Three Shetland drakes

Shetland Duck

Shetland ducks are a small, critically endangered breed of duck, one of the rarest breeds in the world.

They are so rare that there is currently no breed club or standard, and misinformation and contradictions about them abound throughout the web, partly because there are many non-Shetlands that are mistaken for Shetlands and partly because there is a lot of variation even within the breed, due to the extremely low numbers of reliable, dedicated breeders.

A Shetland duck and drake.
A Shetland duck and drake.

The Shetland duck originated from the Shetland Islands off Scotland. Their resemblance to the Pomeranian and Swedish duck hints to a possible common ancestor.

Shetland ducks are a small light breed of duck. Drakes weigh about 4.4 lb (2 kg) and ducks weigh about 4 lb (1.8 kg).

They lay about 150 eggs a year (although some strains lay far less and some lay far more) and tend to go broody easily. Their eggs are extremely large and are usually white or grey, sometimes even green.

They’re very active and are excellent foragers, easily able to find much of their food requirements through independent foraging.



They’re also considered calm and friendly, and are extremely cold-hardy and long-lived, easily capable of living into their twenties.

Shetlands do not usually fly, but some are capable of becoming airborne.

A cute newly hatched Shetland duck:

They’re black ducks (although their feathers often appear iridescent metallic green), usually with a white bib, although some individuals lack this bib. Some Shetlands gain more white feathers as they age.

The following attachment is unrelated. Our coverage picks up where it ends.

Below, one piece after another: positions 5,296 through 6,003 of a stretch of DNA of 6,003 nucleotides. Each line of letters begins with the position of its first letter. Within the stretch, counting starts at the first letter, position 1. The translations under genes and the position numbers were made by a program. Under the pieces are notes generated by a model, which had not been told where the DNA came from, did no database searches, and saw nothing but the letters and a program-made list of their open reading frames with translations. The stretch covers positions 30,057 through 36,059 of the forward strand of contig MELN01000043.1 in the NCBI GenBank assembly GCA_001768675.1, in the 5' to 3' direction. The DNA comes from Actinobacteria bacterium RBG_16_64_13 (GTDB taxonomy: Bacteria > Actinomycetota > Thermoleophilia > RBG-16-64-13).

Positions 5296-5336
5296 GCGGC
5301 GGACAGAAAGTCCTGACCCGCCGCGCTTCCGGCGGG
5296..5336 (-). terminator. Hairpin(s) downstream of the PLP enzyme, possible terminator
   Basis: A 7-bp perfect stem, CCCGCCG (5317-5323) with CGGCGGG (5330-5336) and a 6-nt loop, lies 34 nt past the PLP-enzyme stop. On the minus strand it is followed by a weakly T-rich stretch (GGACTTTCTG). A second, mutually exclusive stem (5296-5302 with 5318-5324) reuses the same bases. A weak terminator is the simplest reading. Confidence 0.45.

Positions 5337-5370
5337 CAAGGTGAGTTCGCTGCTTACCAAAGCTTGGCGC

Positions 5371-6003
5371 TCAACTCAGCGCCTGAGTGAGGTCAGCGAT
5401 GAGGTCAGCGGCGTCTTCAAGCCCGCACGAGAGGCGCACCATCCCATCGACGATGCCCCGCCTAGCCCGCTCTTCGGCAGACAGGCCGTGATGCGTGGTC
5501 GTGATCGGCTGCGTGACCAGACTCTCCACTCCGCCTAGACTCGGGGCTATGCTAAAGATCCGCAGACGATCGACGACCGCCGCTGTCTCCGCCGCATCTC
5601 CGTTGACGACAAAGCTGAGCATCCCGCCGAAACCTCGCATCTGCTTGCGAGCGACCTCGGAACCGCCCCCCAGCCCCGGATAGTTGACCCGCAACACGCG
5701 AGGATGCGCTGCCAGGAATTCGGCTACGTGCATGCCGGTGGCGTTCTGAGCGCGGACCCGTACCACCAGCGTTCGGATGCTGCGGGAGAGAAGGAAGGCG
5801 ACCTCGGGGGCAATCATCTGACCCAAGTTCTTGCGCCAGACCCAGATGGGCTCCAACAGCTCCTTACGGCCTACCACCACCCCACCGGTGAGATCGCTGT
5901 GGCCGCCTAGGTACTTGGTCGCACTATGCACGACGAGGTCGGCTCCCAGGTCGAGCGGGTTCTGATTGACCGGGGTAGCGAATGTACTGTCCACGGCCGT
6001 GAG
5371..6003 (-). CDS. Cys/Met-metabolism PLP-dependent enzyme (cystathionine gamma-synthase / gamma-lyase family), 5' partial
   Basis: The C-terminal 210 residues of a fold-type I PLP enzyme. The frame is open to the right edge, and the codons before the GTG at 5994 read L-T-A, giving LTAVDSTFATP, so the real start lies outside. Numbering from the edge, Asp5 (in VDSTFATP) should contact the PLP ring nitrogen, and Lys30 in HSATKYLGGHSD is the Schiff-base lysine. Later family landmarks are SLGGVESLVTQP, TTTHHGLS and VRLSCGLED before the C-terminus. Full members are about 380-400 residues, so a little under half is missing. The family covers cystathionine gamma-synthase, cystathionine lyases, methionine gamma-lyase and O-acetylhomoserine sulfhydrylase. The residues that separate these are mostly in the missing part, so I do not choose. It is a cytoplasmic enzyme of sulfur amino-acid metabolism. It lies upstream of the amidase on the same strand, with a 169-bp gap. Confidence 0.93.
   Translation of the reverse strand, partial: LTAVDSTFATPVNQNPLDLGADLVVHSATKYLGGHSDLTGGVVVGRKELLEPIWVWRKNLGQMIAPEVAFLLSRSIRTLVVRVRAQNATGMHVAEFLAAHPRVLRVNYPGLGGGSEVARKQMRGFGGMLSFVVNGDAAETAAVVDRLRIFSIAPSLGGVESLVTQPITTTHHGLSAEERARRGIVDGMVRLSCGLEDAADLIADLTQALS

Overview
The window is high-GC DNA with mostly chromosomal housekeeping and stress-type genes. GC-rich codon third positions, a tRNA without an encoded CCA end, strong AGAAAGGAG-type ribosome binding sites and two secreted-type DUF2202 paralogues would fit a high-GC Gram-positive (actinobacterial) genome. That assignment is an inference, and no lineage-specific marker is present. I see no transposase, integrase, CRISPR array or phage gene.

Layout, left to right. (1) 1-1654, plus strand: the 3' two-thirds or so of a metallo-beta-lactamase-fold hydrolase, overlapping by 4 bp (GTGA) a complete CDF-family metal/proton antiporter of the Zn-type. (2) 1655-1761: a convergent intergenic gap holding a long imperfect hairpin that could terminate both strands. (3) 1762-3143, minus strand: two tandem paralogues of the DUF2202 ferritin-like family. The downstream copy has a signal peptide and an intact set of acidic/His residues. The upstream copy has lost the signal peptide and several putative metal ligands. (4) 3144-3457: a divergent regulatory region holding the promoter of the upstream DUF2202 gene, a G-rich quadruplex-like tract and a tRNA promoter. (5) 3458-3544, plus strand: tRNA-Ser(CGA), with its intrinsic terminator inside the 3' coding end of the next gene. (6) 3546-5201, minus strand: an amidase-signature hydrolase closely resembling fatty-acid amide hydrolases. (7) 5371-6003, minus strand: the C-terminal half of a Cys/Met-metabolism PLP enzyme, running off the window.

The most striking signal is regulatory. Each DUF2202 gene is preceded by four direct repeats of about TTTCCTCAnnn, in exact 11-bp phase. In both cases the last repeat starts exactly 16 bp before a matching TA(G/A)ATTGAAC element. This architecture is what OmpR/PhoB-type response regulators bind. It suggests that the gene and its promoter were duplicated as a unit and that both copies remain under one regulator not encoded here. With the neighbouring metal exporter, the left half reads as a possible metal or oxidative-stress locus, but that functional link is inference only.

It should be noted that purebred Shetlands do not have white primaries; any that do likely have some Black Swedish in their lineage.

Their bill and foot color is sex-linked. However, there seems to be some variation among various bloodlines of Shetlands. Normally, ducks have black (or brownish black) bills and feet, while drakes have dark olive green bills, sometimes partially yellow, and black feet, sometimes blue/greenish, often with spots of orange.

Mary Isbister, who, in the 1980s, set out to rescue the indigenous Shetland duck from extinction, also researched the breed and proclaimed that drakes should have predominantly black feet, and too much orange is a fault.

The Shetland duck needs help. If it wasn’t for Mary Ann Isbister, they would be gone, but now they need someone else to breed them and help to proliferate them to a degree that a breed club and standard can be officially created.

Anyone interested in owning and breeding the Shetland duck may want to join the Shetland duck group on Facebook: https://www.facebook.com/groups/718065558321797/

GALLERY

Shetland ducks in snow
Three happy Shetland ducks in snow.
Two Shetlands at a show
Two Shetlands, a duck and a drake, at the Perth Show in Scotland in 2015.
Shetland ducks
Two drakes and a duck (center).

 

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